Pentagon Warns China Is Stockpiling Nuclear Weapons at 'Accelerating Pace'
Chinese Communist Party on track to have 1000 warheads by 2030
China is stockpiling its nuclear weapons at an "accelerating pace" that is much faster than U.S. officials predicted just a year ago, the Pentagon has warned.
The rapid advance of the Chinese Communist Party's nukes highlights a broad and accelerating buildup of military muscle designed to enable China to match or surpass U.S. global power by mid-century, according to a Pentagon report released Wednesday.
The report warns that Beijing's nuclear warheads could increase to 700 within six years and put Communist China on track to top 1,000 by 2030.
The report did not say how many weapons China has today.
However, the Pentagon said just one year ago that the number was in the “low 200s” and was likely to double by the end of this decade.
By comparison, the United States has 3,750 nuclear weapons and has no plans to increase that number.
As recently as 2003 the U.S. total was about 10,000, according to the Associated Press.
The Biden administration is undertaking a comprehensive review of its nuclear policy and has not said how that might be influenced by its China concerns.
China is able to build up its nuclear stockpile by "increasing its capacity to produce and separate plutonium," the report says.
The U.S. is currently treaty limited with Russia to deploy up no more than 1,550 nuclear warheads.
China is under no such restrictions because they don’t have any arms control treaties with any other country.
China "is building hundreds of new ICBM silos, and is on the cusp of a large silo-based ICBM force expansion comparable to those undertaken by other major powers," the report warns.
Over the summer, U.S. intelligence detected the presence of the missile fields and civilian satellite radar discovered some of them.
The report says in 2020, China launched more than 250 ballistic missiles "exceeding its launch numbers for 2018 and 2019 despite COVID-19."
A year ago in its last annual report to Congress, the Pentagon said China had amassed the biggest Navy in the world.
It has since improved according to the new annual report to Congress.
"In the near-term, the PLAN will have the capability to conduct long-range precision strikes against land targets from its submarine and surface combatants using land-attack cruise missiles, notably enhancing the PRC’s global power projection capabilities."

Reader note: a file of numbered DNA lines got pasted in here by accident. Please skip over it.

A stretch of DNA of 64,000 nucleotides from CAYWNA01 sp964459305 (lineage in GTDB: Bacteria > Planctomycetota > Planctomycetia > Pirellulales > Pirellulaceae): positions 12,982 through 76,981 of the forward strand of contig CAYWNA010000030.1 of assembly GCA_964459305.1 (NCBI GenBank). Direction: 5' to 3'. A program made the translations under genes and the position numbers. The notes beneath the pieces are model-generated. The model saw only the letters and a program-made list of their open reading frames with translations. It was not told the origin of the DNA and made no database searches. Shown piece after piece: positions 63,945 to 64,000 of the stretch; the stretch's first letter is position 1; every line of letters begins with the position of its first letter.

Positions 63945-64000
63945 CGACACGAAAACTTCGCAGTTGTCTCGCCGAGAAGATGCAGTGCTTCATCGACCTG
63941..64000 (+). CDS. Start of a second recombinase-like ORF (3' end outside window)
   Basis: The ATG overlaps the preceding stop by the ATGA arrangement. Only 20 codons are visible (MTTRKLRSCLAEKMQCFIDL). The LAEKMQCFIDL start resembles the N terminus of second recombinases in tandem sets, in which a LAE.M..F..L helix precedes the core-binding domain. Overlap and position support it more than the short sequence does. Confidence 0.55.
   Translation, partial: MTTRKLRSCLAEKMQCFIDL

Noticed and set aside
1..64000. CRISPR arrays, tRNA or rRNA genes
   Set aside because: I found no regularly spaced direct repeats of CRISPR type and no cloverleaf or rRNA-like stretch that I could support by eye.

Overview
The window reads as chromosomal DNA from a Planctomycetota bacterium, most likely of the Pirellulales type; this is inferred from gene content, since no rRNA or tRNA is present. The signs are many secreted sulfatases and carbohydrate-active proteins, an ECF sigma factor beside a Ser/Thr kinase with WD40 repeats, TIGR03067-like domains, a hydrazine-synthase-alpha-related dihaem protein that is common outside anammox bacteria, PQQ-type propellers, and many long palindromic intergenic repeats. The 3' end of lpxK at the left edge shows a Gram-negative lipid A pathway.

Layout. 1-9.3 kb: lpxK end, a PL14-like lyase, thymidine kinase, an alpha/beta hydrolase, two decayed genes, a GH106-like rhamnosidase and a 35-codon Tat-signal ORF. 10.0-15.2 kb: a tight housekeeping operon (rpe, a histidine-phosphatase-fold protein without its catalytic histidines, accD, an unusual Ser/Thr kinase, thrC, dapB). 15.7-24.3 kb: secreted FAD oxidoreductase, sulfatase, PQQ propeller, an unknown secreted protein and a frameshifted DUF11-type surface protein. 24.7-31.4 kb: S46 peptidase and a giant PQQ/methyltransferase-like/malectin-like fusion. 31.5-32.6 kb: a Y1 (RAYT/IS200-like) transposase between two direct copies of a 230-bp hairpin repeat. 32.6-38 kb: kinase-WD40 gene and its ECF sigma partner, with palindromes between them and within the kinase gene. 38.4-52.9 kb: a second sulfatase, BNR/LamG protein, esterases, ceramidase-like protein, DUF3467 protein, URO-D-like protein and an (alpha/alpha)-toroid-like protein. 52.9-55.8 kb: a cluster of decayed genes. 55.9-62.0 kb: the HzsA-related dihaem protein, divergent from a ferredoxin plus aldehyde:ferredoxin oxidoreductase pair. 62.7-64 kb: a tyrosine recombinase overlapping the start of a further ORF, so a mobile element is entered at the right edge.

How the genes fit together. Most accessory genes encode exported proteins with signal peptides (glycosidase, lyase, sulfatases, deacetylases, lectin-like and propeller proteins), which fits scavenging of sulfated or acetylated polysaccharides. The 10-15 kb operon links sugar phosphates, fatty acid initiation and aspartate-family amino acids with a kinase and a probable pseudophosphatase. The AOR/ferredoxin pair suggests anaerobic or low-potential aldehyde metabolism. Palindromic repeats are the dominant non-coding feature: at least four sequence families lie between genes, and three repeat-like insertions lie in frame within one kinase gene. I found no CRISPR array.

The report measures the growth of China’s military in 2020 only, it does not account for China’s growth this year.
The report did not cover the recent hypersonic weapons test from space, which caught U.S. intelligence by surprise.
The newly released report did cover the following development in the field of hypersonic weapons—the first deployment of the advanced system that travels five times the speed of sound, but more importantly, according to experts, it does not travel in a predictable, ballistic trajectory.
"In 2020, the PLARF began to field its first operational hypersonic weapons system, the DF-17 hypersonic glide vehicle (HGV) capable medium-range ballistic missile (MRBM)," the report says.
The U.S. military’s top officer, Gen. Mark Milley called the recent test of a Chinese hypersonic a "very significant" test.
"We're witnessing one of the largest shifts in global geostrategic power that the world has witnessed," Milley warned NBC’s Lester Holt at the Aspen Security Forum Wednesday.
"If we, the United States military, don't do a fundamental change to ourselves in the coming 10 to 15 to 20 years, then we're going to be on the wrong side of a conflict."
Milley later predicted a Chinese invasion of Taiwan is "not likely" in the next two years.
The Pentagon’s new China report has added a section on "Chemical and Biological research," saying China has "engaged in biological activities with potential dual-use applications, which raise concerns regarding its compliance with the Biological and Toxins Weapons Convention (BWC) and the Chemical Weapons Convention (CWC)."
The report did not touch on the origins of the COVID-19 pandemic.
A senior defense official said the Pentagon is leaving that issue to the Director of National Intelligence.
Milley recently said China’s test of a hypersonic missile while orbiting the earth was very close to a "Sputnik moment."
In an interview with Fox News, Elbridge A. Colby, former deputy assistant secretary of defense for strategy, said it’s not just China’s development of hypersonic weapons that is concerning; it’s Beijing’s overall military advancements including its nuclear forces.
"The Sputnik moment was kind of this idea that we finally woke up to something. There are plenty of Sputnik moments we have before us," Colby said in an interview with Fox News and author of the new book The Strategy of Denial: American Defense in an Age of Great Power Conflict.
"It's Sputnik on steroids."
"There is a sense that we can't be beaten and that's just wrong," Elbridge added.
"We can be beaten."